Diane Abbott for leader could help women everywhere

Just getting Abbott’s name on the ballot paper will show that women in politics can be taken serious

I have absolutely no doubt that Diane Abbott's candidacy will be greeted with hilarity in much of the media, and among some on the Labour benches as well. But before MPs turf her back to north London with their mockery ringing in her ears, they should stop and think. The vacuum of female representation on the front benches of all three main political parties, which has become clearer since the election, has been utterly shocking to women.

Women need women to be in high-profile positions in politics because only then do policies that help women advance (I shall write more about this in my column next week). There is a clear correlation between female representation and feminised policymaking. Which isn't just about maternity leave and child benefit, but tax credits and public services and community support -- all the things that vulnerable women and their families rely on to survive.

This is the female agenda and it needs to be articulated. In the week in which Theresa May spent her time at the Police Federation fielding questions about her shoes, and Andy Burnham was widely being described as a candidate "for the ladies" because apparently he has pretty eyes, we must have one woman in this contest who can show that women are serious politically.

I am not a particular fan of Diane Abbott and I hugely respect some of the male candidates. But if I were a Labour MP today, I would be backing Diane Abbott, just to get her name on to that ballot paper.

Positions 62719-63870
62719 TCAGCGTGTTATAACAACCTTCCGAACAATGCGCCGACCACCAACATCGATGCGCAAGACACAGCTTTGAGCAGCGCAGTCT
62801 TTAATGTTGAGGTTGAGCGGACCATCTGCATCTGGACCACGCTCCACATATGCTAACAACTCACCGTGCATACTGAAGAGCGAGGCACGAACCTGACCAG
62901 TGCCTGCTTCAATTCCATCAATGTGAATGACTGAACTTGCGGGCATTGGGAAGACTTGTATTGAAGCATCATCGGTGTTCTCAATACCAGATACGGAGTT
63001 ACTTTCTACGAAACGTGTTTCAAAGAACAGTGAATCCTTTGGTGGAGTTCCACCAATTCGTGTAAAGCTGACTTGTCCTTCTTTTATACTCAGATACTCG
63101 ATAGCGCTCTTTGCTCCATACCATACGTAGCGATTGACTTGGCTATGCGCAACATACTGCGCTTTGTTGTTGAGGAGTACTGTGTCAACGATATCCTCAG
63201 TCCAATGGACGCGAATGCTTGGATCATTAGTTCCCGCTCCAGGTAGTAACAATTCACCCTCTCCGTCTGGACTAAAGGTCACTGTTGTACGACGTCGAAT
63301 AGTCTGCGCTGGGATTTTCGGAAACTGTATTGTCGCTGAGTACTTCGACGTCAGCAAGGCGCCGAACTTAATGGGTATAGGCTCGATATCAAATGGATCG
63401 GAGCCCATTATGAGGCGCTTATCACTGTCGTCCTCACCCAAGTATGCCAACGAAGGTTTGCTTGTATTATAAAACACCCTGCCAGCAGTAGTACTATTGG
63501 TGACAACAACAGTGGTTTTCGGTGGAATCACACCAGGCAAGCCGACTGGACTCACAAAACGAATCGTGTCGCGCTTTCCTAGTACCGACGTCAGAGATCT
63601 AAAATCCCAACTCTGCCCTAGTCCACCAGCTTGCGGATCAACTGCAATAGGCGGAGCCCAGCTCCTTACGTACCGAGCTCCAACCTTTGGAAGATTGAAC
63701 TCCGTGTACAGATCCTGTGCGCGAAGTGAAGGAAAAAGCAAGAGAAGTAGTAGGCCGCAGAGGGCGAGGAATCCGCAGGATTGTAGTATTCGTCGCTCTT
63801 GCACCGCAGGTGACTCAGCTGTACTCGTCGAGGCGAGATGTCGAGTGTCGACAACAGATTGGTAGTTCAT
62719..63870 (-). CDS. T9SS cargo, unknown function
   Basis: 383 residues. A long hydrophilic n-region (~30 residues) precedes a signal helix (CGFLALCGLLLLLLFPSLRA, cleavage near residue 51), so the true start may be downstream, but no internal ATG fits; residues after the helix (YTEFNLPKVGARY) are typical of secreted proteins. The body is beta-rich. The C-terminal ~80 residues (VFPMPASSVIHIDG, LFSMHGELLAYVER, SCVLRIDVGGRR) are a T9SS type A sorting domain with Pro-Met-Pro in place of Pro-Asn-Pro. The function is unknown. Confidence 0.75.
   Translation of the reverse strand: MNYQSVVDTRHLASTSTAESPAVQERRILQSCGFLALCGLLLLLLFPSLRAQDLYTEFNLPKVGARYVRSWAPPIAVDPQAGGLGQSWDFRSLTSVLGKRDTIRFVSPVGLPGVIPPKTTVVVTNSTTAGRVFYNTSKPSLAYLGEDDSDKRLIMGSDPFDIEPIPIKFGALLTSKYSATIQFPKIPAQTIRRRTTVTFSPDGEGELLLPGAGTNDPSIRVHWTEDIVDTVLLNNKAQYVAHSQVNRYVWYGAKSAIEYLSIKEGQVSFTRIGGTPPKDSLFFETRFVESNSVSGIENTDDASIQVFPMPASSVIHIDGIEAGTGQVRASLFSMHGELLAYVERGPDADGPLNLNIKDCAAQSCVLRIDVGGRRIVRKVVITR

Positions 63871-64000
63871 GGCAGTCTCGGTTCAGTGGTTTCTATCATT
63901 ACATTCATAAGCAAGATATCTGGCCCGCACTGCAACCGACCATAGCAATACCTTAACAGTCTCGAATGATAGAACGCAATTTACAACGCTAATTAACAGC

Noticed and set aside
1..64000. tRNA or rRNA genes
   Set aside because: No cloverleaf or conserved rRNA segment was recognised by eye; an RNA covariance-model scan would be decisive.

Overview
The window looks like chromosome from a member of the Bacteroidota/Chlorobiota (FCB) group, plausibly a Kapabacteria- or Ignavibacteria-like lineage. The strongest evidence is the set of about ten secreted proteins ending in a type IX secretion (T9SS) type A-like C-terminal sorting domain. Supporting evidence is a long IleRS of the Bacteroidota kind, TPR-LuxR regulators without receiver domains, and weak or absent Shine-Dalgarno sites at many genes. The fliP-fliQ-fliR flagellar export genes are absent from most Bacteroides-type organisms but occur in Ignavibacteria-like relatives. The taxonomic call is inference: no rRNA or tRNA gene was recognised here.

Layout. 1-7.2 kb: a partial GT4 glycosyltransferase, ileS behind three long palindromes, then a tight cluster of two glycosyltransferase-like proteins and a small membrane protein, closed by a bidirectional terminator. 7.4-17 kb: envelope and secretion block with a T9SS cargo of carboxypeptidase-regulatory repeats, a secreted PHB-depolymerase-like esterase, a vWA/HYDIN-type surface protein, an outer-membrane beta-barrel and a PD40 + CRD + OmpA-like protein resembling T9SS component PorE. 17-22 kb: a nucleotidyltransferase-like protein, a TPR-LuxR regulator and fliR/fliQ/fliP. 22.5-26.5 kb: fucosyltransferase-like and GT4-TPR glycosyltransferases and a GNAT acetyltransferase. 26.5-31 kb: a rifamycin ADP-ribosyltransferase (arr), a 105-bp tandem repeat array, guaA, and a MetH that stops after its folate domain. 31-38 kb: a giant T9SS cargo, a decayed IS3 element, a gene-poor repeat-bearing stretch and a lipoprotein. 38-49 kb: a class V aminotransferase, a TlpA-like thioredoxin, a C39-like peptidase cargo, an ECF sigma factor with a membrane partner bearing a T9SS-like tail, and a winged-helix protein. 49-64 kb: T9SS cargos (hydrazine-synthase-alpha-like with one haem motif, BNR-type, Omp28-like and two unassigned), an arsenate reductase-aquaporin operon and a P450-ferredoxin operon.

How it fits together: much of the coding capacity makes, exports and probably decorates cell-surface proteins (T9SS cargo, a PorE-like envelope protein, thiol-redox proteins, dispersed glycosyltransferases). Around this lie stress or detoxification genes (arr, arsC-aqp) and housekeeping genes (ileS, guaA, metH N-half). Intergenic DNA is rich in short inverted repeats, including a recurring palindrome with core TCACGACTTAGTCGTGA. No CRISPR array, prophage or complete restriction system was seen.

Special offer: get 12 issues of the New Statesman for just £5.99 plus a free copy of "Liberty in the Age of Terror" by A C Grayling.

Getty
Show Hide image

Lord Sainsbury pulls funding from Progress and other political causes

The longstanding Labour donor will no longer fund party political causes. 

Centrist Labour MPs face a funding gap for their ideas after the longstanding Labour donor Lord Sainsbury announced he will stop financing party political causes.

Sainsbury, who served as a New Labour minister and also donated to the Liberal Democrats, is instead concentrating on charitable causes. 

Lord Sainsbury funded the centrist organisation Progress, dubbed the “original Blairite pressure group”, which was founded in mid Nineties and provided the intellectual underpinnings of New Labour.

The former supermarket boss is understood to still fund Policy Network, an international thinktank headed by New Labour veteran Peter Mandelson.

He has also funded the Remain campaign group Britain Stronger in Europe. The latter reinvented itself as Open Britain after the Leave vote, and has campaigned for a softer Brexit. Its supporters include former Lib Dem leader Nick Clegg and Labour's Chuka Umunna, and it now relies on grassroots funding.

Sainsbury said he wished to “hand the baton on to a new generation of donors” who supported progressive politics. 

Progress director Richard Angell said: “Progress is extremely grateful to Lord Sainsbury for the funding he has provided for over two decades. We always knew it would not last forever.”

The organisation has raised a third of its funding target from other donors, but is now appealing for financial support from Labour supporters. Its aims include “stopping a hard-left take over” of the Labour party and “renewing the ideas of the centre-left”. 

Julia Rampen is the digital news editor of the New Statesman (previously editor of The Staggers, The New Statesman's online rolling politics blog). She has also been deputy editor at Mirror Money Online and has worked as a financial journalist for several trade magazines. 

0800 7318496